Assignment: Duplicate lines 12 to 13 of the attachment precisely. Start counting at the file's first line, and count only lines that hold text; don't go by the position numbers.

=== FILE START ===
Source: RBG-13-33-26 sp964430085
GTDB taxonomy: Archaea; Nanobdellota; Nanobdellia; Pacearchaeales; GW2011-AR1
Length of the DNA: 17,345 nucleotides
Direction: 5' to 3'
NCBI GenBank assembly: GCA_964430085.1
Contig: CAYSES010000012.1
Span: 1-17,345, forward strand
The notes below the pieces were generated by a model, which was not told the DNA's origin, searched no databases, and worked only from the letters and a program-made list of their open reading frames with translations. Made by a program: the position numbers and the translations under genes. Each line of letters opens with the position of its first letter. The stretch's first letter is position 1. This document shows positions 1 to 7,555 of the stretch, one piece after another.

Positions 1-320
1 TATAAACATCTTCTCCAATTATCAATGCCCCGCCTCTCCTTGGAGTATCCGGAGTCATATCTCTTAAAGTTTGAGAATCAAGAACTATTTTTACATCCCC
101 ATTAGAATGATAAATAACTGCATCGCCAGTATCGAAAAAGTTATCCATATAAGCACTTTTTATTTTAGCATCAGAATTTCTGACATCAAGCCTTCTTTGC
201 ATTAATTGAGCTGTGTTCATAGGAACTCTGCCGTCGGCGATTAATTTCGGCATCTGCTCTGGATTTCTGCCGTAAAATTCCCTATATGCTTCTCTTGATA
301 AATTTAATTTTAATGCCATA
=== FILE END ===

201 ATTAATTGAGCTGTGTTCATAGGAACTCTGCCGTCGGCGATTAATTTCGGCATCTGCTCTGGATTTCTGCCGTAAAATTCCCTATATGCTTCTCTTGATA
301 AATTTAATTTTAATGCCATA